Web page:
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View Diary: Maybe I'm Just Done. (105 comments)

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  •  I already know (5+ / 0-)

    what they like - Sharkeisha is a girl popular on facebook for "hitting people really hard" and having "awesome fights."

    So, really, no, I wouldn't want to watch it.

    "There are worse crimes than burning books. One of them is not reading them." - Joseph Brodsky

    by Shakespeares Sister on Tue Dec 03, 2013 at 07:33:53 PM PST

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    •  Do you think your students might enjoy (4+ / 0-)

      and learn from reading or writing about a girl - in literature or history - who hits people really hard and has awesome fights?

      Like these real women, f'r instance... Stagecoach Mary, Nancy Wake, Lydia Litvyak, Anna Yegorova, Julie D'Aubigny, Albert D. J. Cashier

      Or fictional women

      •  perhaps. (2+ / 0-)
        Recommended by:
        ladybug53, kurt

        I'm at my best when I'm honest with my students - when I tell them what I'm really thinking, and maybe I should do that. let them know that I'm discouraged, and I need them to show me that I shouldn't be.

        I can bring those women up for sure - I often make references to things that pique their curiosity, and at least get them to say, "What's/Who's that?" so I can say, "google it."

        do they? not always. but the seed is there.

        thanks for the suggestions. in my mired state, I hadn't even thought of that idea.

        "There are worse crimes than burning books. One of them is not reading them." - Joseph Brodsky

        by Shakespeares Sister on Wed Dec 04, 2013 at 06:53:31 AM PST

        [ Parent ]

    •  Watch it - you will jump and gasp (4+ / 0-)

      It's perhaps 90 seconds long. Sharkeisha and her friend are talking for approximately 20 seconds, too low to hear. Sharkeisha - the shorter, stouter girl - hauls off and sucker-punches the other in the face. That girl goes down, and Sharkeisha starts punching her. Suddenly, Sharkeisha hits her hard in the abdomen. That's when the watching girls, about 6 of them, start yelling, "Sharkeisha, no! You can't kick her!" and pull her off the bleeding victim.

      Sharkeisha is restrained, yelling, 'What you got to say to me now, fool?" and obscenities.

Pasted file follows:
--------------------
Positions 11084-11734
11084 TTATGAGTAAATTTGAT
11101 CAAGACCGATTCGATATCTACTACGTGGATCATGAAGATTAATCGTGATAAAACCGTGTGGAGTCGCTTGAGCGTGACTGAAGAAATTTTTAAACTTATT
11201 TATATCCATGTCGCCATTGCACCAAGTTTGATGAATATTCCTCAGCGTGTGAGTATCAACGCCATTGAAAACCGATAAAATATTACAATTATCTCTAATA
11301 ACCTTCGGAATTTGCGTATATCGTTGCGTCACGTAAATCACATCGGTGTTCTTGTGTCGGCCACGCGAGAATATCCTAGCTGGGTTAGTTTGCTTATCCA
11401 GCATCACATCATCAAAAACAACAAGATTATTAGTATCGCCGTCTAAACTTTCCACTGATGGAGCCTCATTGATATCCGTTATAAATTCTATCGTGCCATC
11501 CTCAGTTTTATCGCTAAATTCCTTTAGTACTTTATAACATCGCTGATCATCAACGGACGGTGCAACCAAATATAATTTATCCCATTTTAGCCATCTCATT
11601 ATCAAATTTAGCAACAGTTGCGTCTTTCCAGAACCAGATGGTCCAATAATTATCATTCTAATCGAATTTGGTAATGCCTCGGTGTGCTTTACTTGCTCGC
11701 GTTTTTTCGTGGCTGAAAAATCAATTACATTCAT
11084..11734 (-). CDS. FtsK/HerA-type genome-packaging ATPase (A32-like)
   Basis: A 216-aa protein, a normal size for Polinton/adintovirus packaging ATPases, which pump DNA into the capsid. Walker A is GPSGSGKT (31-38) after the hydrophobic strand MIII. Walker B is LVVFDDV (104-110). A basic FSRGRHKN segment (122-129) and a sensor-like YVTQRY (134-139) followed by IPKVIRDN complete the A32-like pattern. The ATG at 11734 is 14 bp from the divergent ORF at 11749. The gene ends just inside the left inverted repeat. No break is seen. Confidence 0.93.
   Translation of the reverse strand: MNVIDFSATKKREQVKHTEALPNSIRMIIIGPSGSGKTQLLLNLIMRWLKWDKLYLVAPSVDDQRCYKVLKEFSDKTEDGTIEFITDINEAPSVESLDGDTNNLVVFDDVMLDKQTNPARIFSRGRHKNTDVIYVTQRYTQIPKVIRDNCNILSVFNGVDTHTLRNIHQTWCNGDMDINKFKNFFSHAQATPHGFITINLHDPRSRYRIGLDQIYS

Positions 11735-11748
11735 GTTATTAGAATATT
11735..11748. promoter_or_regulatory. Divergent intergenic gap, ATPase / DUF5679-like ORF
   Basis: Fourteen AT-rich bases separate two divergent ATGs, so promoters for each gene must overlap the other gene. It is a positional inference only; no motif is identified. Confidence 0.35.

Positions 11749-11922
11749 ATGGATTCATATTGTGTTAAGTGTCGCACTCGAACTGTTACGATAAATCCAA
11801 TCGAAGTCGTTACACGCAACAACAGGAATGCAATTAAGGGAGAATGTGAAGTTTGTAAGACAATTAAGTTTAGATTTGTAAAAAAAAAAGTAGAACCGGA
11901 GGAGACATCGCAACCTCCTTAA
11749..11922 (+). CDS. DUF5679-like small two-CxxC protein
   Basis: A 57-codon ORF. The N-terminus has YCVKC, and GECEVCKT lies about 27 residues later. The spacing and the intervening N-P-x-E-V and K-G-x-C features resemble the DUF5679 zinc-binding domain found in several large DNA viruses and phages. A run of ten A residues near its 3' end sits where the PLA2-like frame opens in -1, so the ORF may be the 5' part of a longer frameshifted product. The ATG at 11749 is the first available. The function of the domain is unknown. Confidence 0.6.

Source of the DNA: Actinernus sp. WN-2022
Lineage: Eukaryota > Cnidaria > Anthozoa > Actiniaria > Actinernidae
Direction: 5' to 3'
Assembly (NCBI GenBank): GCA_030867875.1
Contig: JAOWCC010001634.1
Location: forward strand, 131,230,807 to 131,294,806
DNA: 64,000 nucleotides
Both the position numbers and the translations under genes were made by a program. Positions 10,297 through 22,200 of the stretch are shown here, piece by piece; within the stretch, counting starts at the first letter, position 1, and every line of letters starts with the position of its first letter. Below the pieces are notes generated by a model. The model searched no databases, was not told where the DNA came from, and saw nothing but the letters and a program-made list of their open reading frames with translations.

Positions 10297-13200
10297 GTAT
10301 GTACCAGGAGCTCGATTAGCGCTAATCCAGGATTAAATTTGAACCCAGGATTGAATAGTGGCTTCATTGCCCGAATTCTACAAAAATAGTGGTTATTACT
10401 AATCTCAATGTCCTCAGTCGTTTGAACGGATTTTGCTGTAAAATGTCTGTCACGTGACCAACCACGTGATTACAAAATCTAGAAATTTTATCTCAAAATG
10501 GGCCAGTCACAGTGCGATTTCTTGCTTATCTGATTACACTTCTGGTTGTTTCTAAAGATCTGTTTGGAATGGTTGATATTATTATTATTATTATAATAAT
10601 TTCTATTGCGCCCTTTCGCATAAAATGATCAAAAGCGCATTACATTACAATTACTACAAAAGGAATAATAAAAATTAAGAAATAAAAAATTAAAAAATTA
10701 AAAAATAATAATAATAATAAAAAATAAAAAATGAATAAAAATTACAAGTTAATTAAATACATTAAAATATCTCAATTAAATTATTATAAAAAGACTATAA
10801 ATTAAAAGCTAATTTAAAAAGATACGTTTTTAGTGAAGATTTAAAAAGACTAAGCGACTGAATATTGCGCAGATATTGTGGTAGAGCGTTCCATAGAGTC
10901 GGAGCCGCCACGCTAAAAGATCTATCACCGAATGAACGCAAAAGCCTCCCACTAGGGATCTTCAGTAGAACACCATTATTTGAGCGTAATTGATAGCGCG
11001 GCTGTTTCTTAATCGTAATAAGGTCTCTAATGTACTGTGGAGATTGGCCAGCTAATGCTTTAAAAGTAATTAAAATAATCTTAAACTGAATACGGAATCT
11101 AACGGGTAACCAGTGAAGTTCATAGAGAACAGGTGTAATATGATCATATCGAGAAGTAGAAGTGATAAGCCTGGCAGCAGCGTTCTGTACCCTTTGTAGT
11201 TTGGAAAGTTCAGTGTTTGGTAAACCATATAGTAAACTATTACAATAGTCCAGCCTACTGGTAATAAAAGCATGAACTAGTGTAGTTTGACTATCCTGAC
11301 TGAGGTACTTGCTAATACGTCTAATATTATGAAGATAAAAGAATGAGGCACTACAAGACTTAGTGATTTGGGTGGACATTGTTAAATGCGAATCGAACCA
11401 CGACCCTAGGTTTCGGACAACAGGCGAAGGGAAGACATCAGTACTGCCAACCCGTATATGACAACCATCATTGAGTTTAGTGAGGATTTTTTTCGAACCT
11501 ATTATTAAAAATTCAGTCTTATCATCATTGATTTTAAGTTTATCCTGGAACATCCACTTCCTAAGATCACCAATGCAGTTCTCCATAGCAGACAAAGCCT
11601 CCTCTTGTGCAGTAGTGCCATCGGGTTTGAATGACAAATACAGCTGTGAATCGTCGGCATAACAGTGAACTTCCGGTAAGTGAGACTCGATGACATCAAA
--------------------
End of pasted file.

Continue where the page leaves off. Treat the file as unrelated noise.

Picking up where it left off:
This was the biggest tweet of Thanksgiving.

      In order to understand what your students are referring to in conversatons, I suggest the Know Your Meme site

      One way to deal with this horrible video is by using it as a teachable moment. Find out what makes them enjoy it. Do they like the violence, and, if so, why? I found it compelling because it is so shocking. The violent response is completely unexpected, and the video literally smashes our narrative expectations.

      You can also ask them what to imagine what it would be like to be the various subjects in the video: Shaarkeisha, the victim, the bystanders, as well as Sharkeisha's teachers, parents and other friends and acquaintances. She can't be an easy girl to know. How did she get so angry? What sort of upbringing did she apparently receive? Any parent who names their baby girl "Sharkeisha" isn't exactly setting them up for success outside of her milieu. What do your students imagine her life will be?

      I foresee a term in juvenile for assault, with that video as Exhibit 1. Her life can rapidly go into a severe tailspin til she crashes and burns.

      They say "cut back" - we say "fight back"!

      by Louise on Wed Dec 04, 2013 at 10:20:46 AM PST

      [ Parent ]

      •  Relatability? (1+ / 0-)
        Recommended by:
        Shakespeares Sister

        I'm sure these kids feel powerless a lot of the time. This is true of all kids anyway, but especially so for those who are at the whim of economic circumstance and how well their parents are able to access available benefits.  I think it's a normal urge to want to just haul off and punch someone for teenagers, even if they personally have better coping skills. Something about watching a person just stop caring about consequences and lash out is an understandable fantasy, especially for people who lack a fully developed pre-frontal cortex. As long as this is accompanied by an adult explaining the cause and effect of the consequences of becoming physically violent and how easy it is to become desensitized to the pain of victims in such situations, I don't necessarily think getting excited about this video is a sign of moral decay.

        It could also be a good segue into the need for "performing whiteness" and having cultural capital in our society, and how physical fighting is seen to be a class identifier. If Sharkeisha had other, more accepted outlets for expressing her aggression and anger, what might that look like? How is watching a girl named Sharkeisha brawl a reinforcement of separating and making a spectacle of "ghetto behavior?" What part in perpetuating this do viewers play when they watch and share the video? What is agency, and how do students feel about their own personal agency?

        Is fheàrr fheuchainn na bhith san dùil

        by bull8807 on Thu Dec 05, 2013 at 08:13:56 AM PST

        [ Parent ]

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